STATE IMPACT PENNSYLVANIA – Clean water advocates in Pennsylvania are welcoming proposed new federal legislation to curb the presence of toxic PFAS chemicals in drinking water and the wider environment.
State environmental groups said two bills introduced in the U.S. Senate last week would help identify where drinking water is contaminated by the chemicals – which have been linked to illnesses including cancer, high cholesterol and development problems in children – and would improve coordination between state and federal authorities in cleaning them up.
The bills, introduced by Sen. Debbie Stabenow (D-Michigan), would provide more public funds for detection by the U.S. Geological Service, and require the federal government to work with state regulators to clean up PFAS chemicals from in and around military bases, where high concentrations have been found.
The PFAS Accountability Act of 2018 would direct federal officials to cooperate with a state if its governor requests help in testing, monitoring or removing the chemicals from a current or former federal facility.
The PFAS Detection Act of 2018 would provide $45 million over five years for the USGS to conduct a nationwide survey of PFAS and report its findings to Congress, federal agencies and state regulators.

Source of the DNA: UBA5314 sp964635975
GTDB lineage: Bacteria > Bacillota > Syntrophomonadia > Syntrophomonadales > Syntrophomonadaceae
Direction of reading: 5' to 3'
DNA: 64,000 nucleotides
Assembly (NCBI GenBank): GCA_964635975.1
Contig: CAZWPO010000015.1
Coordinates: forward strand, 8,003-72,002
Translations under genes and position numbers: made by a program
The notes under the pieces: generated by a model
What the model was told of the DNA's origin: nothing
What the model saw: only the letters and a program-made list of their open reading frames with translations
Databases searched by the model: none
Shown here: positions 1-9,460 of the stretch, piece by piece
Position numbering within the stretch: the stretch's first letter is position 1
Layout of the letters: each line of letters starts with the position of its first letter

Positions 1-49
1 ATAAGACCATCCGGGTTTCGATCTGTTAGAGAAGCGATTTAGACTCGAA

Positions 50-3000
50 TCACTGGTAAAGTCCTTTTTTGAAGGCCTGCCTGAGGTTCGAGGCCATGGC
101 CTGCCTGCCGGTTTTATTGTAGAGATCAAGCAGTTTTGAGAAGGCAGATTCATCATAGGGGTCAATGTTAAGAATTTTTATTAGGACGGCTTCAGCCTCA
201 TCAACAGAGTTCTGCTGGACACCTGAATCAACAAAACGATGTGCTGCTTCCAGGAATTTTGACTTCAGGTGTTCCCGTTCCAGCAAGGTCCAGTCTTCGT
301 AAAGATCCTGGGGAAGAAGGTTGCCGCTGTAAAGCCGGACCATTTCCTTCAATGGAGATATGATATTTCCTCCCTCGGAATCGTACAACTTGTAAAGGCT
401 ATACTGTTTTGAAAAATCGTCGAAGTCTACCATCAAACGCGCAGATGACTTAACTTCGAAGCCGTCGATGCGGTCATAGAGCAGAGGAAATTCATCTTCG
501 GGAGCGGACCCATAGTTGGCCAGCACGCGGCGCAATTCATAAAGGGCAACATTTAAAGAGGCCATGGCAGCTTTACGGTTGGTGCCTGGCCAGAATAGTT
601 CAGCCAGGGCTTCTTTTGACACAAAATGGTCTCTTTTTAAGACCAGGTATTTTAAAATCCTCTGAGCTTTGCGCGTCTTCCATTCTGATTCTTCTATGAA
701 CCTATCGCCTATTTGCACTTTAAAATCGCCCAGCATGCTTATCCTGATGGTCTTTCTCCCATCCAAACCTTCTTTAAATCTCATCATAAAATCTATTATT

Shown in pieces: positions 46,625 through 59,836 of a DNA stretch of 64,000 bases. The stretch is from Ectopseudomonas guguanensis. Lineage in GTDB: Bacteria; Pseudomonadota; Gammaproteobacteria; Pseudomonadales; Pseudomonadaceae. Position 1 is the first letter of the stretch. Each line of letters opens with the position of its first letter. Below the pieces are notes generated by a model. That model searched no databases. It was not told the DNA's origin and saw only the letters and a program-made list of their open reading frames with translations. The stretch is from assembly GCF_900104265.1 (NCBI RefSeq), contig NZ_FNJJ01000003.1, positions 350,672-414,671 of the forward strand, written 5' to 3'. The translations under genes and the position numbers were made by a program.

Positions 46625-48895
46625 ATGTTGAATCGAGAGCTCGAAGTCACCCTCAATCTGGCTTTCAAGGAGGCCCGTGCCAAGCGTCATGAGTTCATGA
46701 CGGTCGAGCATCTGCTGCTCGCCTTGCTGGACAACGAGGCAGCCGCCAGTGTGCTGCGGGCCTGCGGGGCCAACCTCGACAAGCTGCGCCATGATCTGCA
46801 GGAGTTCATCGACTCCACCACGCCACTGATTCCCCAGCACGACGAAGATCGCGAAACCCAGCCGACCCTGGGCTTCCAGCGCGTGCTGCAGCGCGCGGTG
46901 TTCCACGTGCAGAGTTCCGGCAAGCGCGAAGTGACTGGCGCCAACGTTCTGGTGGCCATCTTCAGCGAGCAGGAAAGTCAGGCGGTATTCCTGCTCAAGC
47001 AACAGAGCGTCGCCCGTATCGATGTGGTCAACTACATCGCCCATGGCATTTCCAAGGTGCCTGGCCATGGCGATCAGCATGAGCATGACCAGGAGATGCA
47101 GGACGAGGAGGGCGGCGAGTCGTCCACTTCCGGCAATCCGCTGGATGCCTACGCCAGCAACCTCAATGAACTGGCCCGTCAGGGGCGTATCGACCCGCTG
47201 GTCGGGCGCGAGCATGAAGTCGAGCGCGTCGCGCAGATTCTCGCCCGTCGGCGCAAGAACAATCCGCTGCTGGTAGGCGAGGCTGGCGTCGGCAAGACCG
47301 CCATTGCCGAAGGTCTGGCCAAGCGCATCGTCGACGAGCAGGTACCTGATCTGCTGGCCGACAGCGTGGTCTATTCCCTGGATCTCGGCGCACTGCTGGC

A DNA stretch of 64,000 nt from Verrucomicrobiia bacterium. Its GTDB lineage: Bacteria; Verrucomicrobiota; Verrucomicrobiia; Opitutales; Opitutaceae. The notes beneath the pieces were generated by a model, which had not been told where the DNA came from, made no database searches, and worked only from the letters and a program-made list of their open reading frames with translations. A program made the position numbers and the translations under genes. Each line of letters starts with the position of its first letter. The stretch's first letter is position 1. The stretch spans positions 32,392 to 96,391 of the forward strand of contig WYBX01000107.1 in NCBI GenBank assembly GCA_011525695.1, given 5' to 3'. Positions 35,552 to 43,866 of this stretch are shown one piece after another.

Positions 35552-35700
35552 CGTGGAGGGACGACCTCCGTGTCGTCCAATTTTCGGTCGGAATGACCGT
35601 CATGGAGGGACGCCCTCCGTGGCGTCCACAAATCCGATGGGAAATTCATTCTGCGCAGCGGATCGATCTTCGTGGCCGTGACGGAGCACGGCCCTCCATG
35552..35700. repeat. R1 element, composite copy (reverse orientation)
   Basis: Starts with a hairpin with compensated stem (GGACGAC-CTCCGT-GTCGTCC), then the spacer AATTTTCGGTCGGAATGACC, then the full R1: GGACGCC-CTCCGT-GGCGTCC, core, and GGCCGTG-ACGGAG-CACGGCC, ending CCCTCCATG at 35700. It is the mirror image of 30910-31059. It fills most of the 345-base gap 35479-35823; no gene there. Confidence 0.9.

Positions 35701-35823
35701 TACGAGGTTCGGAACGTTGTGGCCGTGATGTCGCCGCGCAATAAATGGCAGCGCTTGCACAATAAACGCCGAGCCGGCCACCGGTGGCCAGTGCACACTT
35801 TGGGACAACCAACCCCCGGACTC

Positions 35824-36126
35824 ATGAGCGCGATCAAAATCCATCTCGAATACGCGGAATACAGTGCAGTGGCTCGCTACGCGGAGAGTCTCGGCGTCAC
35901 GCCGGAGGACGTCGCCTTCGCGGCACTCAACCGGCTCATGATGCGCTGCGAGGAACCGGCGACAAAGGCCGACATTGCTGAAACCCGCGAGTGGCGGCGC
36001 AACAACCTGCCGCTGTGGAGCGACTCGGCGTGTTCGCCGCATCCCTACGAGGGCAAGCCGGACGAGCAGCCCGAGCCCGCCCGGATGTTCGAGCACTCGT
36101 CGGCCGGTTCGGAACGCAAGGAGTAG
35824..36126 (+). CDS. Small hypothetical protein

The bills are the latest federal response to growing public concern about the chemicals that were once used in non-stick cookware, flame-retardant fabrics, and fire-fighting foam. They have been phased out by U.S. manufacturers, but persist in drinking water in many locations.
In May, the Environmental Protection Agency began a nationwide tour of affected sites such as the Horsham/Warrington area of southeast Pennsylvania, where public and private water systems have seen high levels of PFAS chemicals such as PFOA and PFOS because of the fire-fighting foams once used in nearby military bases.
The chemicals’ presence in local water systems around Horsham is now well below the EPA’s health-advisory limits because of local government investment in carbon filters, which remove the chemicals from drinking water.
The EPA, under fire from clean-water advocates for lacking an enforceable health standard on the chemicals, also held a national summit on the issue at which former Administrator Scott Pruitt said he would look into whether to regulate the chemicals.
Environmental groups welcomed Pruitt’s statement but said any new regulations on so-called Maximum Contaminant Limits for the chemicals would take years to implement even if they were agreed to by an aggressively pro-market EPA.
The new legislation, if adopted, could offer a faster way of protecting public health from the chemicals, advocates said. It would also begin to establish national standards for a class of chemicals that is mostly regulated by states such as New Jersey and Vermont, both of which have set stricter standards than those advocated, but not required, by the federal government.